Music Academy debars seven musicians this season post MeToo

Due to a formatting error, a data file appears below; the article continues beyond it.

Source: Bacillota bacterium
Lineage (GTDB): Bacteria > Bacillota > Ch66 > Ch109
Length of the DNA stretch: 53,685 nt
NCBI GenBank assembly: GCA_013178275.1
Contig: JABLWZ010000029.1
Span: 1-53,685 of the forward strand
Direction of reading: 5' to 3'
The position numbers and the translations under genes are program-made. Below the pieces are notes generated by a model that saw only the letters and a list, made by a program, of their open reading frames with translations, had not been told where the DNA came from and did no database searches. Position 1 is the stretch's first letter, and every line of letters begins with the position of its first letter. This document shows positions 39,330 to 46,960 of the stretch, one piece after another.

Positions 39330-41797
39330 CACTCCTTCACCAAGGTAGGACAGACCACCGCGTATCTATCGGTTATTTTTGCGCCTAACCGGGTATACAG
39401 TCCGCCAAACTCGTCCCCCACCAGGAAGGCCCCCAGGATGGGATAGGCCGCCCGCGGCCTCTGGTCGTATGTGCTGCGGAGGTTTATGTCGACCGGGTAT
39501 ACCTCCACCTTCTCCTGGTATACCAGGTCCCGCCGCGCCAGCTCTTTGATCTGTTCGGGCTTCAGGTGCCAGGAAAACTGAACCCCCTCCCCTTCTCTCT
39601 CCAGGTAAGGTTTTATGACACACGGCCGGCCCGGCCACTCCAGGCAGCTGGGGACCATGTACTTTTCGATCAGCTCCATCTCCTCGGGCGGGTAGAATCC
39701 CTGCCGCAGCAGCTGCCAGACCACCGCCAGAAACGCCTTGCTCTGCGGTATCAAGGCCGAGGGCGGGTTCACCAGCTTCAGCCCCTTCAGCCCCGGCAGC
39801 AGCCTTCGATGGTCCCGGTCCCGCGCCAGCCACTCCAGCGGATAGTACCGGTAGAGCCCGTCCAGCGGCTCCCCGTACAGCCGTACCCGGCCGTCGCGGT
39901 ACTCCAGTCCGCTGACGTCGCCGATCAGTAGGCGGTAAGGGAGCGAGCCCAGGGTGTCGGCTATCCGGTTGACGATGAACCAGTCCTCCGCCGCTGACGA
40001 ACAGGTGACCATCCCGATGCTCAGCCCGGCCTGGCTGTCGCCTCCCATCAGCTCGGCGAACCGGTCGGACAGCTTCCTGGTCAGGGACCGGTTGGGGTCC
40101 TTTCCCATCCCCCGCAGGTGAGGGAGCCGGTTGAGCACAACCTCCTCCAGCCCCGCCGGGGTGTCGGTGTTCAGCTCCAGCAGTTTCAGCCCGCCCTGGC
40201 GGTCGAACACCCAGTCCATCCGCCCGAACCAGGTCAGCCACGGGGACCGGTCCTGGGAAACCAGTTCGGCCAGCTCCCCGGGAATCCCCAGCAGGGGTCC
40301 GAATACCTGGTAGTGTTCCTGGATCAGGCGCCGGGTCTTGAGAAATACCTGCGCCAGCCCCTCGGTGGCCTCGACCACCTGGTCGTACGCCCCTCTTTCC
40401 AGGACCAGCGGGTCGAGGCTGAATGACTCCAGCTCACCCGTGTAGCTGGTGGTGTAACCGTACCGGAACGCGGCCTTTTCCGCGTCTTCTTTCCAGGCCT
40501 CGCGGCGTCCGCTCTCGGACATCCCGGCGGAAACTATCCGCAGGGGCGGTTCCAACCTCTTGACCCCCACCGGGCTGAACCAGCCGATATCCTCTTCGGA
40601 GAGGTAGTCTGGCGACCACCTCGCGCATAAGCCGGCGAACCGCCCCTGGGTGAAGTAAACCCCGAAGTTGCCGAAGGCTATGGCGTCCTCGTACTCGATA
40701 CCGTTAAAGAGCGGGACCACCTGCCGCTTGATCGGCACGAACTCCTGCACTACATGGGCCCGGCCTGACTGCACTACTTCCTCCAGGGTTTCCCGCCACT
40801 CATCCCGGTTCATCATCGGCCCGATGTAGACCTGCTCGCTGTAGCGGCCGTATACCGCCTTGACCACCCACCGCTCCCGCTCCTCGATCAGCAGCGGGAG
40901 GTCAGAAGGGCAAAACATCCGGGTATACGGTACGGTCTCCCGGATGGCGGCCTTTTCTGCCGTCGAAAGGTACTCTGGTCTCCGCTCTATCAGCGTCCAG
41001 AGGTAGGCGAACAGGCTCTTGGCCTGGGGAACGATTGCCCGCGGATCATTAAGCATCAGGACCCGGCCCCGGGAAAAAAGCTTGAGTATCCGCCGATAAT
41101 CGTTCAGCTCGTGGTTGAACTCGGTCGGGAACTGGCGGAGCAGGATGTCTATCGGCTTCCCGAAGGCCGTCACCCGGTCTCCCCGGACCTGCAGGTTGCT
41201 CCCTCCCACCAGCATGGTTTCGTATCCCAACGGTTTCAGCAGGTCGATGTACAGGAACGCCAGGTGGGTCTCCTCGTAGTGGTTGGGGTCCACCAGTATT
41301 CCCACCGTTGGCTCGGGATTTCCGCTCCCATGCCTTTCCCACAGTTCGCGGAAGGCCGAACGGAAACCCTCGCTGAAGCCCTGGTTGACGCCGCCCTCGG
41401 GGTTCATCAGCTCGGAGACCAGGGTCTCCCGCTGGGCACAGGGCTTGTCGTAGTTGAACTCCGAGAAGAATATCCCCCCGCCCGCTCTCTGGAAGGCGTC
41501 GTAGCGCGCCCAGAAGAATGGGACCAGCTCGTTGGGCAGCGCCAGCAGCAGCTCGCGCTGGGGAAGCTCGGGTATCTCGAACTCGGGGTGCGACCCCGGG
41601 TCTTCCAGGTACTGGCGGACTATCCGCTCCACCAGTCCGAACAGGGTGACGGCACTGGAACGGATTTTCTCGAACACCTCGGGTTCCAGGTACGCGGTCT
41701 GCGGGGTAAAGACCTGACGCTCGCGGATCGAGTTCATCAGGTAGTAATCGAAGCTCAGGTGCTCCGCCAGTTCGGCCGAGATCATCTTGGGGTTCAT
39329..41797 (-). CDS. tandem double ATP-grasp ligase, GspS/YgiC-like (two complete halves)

first_imgSHARE COMMENT SHARE SHARE EMAIL music industry The Madras Music Academy has debarred seven musicians, including Chitraveena N. Ravikiran, a recipient of the Sangita Kalanidhi award of the institution, from the list of performers this December season, in the wake of alleged sexual harassment complaints against them.The other musicians are vocalist O.S. Thyagarajan, violinist Nagai Sriram and mridhangam players Mannargudi A. Eswaran, Srimushnam V. Rajarao, R. Ramesh and Thiruvarur Vaidhyanathan.“We cannot keep quiet and be oblivious to what is happening around us. The women, who have gone through alleged sexual harassment and trauma over the years, thanks to the #MeToo movement, have gained voice to articulate their traumatic experience,” said N. Murali, president of the Academy.He said as part of this movement, many Carnatic musicians had been called out on social media and the #MeToo exposés were widely circulated.Nuanced approachPointing out that the Music Academy had not gone about it wildly, but had taken a nuanced approach, Mr. Murali said just naming a person was not sufficient ground for the Music Academy to take action.The Music Academy had applied some objective criteria to make sense of all of this, especially in the face of denials.“The expose contains a detailed description of an incident of alleged sexual harassment, often physical in nature. Normally, there is more than one alleged incident that comes out. The alleged incident is of a serious nature. After the allegations surfaced, we spoke to some unbiased persons in the field by way of validation,” he explained.Mr. Murali said the Academy had also taken this stand as a measure of solidarity and sympathy with all the victims and the #MeToo movement. He, however, added that “these are allegations and we are not judging them guilty.”“We have the right to feature any musician or not in our festival and we have exercised our right. This action is also to uphold the reputation and credibility of the Music Academy, which is the pre-eminent 90-year-old institution,” he said.“We hope this will act as deterrent for all such future acts. I also hope that other music organisations will take an appropriate decision from the lead given by us,” he added.The story first appeared in The Hindu.center_img Published on COMMENTS October 25, 2018last_img

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